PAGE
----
FORMER South African ace athlete Christy Davids slipped quietly into Cape Town this week for a two-month holiday before returning to America in March for their athletic season.
Davids left South Africa in 1981 to attend college in the state of Oregon where he studied economics, financial advising and administration.
He is now a citizen of the United States and has an American wife.
Davids, who was out training at Wynberg Park this week, wants to keep a low-profile while in Cape Town.
He said: “I have no regrets about going abroad. I’m enjoying my athletics tremendously.
“I am also happily settled with my wife, Kristy, who also runs but not as seriously as I do.”
Before going to the United States, Davids was a star athlete with the South African Amateur Athletics Board (under Sacos) before moving to VOB of the South African Amateur Athletic Union where his junior board record for the 1500m of 3:54,3 still stands.
When Davids, 27, moved to the United States in 1981 he immediately made his mark in cross country races, winning the first seven events on the trot.
In 1982, Davids representing Idaho College, finished second in the United States Colleges cross country nationals.
It was a great achievement of only one year at the college, where his coach, Mike Bundy, labelled it as one of the finest achievements by a foreign athlete.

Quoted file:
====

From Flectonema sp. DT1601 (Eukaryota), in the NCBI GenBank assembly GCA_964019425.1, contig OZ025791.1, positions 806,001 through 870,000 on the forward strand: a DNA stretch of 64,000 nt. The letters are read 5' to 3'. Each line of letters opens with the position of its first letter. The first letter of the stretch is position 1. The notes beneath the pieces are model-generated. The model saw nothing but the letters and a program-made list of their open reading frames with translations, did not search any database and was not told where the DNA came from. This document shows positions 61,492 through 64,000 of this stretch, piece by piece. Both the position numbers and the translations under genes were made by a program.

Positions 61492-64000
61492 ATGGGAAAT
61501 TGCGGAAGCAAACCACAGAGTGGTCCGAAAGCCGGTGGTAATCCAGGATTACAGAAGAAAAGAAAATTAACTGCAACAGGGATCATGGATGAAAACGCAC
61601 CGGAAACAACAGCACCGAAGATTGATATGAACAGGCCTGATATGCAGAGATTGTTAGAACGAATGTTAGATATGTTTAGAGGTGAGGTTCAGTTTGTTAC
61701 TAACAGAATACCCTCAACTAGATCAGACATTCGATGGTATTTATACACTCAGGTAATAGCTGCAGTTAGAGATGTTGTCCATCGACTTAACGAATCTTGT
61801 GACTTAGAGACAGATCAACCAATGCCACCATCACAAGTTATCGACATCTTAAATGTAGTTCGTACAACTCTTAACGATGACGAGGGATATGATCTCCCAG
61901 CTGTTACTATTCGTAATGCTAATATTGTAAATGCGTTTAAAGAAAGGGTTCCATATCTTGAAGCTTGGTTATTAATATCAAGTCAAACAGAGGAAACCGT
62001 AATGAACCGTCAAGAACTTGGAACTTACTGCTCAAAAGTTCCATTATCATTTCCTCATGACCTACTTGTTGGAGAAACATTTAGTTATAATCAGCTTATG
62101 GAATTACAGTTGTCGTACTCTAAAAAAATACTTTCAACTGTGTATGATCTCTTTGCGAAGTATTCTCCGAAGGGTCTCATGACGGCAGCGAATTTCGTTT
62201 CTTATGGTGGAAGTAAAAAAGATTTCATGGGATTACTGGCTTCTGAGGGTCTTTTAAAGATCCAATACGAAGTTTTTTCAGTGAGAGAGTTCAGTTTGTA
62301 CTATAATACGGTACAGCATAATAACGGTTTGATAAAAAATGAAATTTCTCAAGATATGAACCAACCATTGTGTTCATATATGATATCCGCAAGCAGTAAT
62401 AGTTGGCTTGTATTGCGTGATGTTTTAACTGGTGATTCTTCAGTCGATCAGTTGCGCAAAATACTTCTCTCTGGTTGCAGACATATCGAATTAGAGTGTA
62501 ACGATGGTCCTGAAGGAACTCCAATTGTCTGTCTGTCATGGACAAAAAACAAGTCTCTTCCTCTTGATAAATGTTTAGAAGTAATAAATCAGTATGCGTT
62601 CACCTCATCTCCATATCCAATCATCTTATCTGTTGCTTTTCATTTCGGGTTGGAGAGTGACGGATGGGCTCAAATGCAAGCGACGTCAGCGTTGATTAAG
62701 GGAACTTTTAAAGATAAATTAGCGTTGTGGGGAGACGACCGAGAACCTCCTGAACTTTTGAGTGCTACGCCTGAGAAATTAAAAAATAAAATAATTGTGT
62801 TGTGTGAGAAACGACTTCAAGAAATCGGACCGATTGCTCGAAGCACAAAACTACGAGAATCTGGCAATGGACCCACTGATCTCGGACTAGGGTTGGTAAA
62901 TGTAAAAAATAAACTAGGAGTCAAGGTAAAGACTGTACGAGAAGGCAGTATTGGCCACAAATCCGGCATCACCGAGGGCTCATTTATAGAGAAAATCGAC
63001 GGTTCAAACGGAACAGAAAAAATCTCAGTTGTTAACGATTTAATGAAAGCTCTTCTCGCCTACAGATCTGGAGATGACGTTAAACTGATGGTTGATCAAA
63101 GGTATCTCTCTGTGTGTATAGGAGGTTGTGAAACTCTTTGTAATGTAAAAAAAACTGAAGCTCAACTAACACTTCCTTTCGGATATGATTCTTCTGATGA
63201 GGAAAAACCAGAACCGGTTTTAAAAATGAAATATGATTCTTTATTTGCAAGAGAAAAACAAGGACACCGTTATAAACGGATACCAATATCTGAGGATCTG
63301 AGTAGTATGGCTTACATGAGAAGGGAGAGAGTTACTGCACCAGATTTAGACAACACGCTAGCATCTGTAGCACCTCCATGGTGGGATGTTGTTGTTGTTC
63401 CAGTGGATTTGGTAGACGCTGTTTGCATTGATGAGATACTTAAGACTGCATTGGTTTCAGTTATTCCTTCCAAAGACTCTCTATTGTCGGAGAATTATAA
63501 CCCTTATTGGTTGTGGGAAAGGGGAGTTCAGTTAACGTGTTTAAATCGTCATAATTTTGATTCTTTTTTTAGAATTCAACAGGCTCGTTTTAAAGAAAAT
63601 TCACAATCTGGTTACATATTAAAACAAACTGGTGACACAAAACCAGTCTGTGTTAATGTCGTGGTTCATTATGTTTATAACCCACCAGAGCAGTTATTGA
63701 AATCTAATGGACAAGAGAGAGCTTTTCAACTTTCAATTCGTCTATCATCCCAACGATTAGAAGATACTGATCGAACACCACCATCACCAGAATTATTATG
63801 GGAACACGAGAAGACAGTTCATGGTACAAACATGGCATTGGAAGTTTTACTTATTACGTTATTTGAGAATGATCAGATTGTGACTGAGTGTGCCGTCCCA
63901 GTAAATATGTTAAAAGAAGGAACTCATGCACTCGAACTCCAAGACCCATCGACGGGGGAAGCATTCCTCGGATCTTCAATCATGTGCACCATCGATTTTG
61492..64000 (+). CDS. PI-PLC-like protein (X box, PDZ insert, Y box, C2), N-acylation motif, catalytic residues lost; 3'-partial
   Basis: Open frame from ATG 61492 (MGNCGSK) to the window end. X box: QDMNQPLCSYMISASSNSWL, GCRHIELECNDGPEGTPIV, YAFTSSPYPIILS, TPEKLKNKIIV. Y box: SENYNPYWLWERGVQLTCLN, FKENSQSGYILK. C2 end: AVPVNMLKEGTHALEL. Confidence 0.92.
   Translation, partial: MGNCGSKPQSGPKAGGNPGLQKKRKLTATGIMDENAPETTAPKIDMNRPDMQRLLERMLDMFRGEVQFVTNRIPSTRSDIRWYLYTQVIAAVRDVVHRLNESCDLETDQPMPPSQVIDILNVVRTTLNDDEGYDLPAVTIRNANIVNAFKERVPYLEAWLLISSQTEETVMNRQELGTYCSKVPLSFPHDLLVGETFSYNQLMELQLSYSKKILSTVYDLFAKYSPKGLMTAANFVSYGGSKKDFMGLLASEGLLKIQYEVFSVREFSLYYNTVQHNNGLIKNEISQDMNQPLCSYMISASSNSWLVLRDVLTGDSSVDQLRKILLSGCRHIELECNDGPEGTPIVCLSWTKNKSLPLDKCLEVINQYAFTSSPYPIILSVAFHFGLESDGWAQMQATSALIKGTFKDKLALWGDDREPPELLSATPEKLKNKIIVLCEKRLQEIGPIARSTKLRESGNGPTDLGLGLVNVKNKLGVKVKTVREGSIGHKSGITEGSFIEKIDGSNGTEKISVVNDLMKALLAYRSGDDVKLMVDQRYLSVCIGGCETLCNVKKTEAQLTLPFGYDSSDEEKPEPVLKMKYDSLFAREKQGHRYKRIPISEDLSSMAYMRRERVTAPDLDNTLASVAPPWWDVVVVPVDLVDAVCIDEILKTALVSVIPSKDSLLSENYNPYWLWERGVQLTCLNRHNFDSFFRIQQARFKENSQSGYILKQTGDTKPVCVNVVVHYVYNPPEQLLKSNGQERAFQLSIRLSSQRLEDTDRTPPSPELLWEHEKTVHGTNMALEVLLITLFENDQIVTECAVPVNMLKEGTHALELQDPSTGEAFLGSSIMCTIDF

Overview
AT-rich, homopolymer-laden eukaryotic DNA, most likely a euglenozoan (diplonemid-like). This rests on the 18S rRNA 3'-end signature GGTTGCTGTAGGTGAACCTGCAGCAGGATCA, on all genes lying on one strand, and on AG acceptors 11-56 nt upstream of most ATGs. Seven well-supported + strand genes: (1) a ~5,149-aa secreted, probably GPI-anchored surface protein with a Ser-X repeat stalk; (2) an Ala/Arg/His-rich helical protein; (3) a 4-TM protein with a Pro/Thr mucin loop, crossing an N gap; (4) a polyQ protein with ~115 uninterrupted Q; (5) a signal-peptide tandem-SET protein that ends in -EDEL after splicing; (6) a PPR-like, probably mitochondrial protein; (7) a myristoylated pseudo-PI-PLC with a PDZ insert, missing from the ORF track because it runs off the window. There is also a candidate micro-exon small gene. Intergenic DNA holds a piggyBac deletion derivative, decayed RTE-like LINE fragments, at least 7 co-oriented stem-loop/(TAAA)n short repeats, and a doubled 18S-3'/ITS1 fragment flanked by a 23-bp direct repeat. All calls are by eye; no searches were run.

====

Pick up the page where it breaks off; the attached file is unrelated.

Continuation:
Davids competes all year round, with July to August being the high spots, when he concentrates on races of distances from 1 500m to 5 000m.
In 1982, Davids also set two Idaho College records in the 1 500m of 3:56,4 and 14:51,7 respectively.
After completing his studies last year, Davids now works as a financial adviser, while his athletics career is sponsored by international manufacturers Nike Sports.
Davids, who feels there are many athletes here who could make the grade overseas if given the opportunities to travel, does not intend conducting any coaching clinics while in South Africa.
He does a tremendous amount of coaching at junior level in the United States, and feels our youngsters have as much talent as those in America.
Davids advice to young athletes is:
“Train diligently. Most importantly, see that your training programme is the correct one for whichever distance you are best suited. “
Davids often meets another South African now living in the United States, Freddie Williams – but always off the race track.
They never had the pleasure of pitting their talents against each other, but do not rule out the possibility.
However, Davids did get the opportunity to run against last year’s 800m Olympic gold medallist Brazil Joachim Cruz. – Clement du Plessis. First published in 1985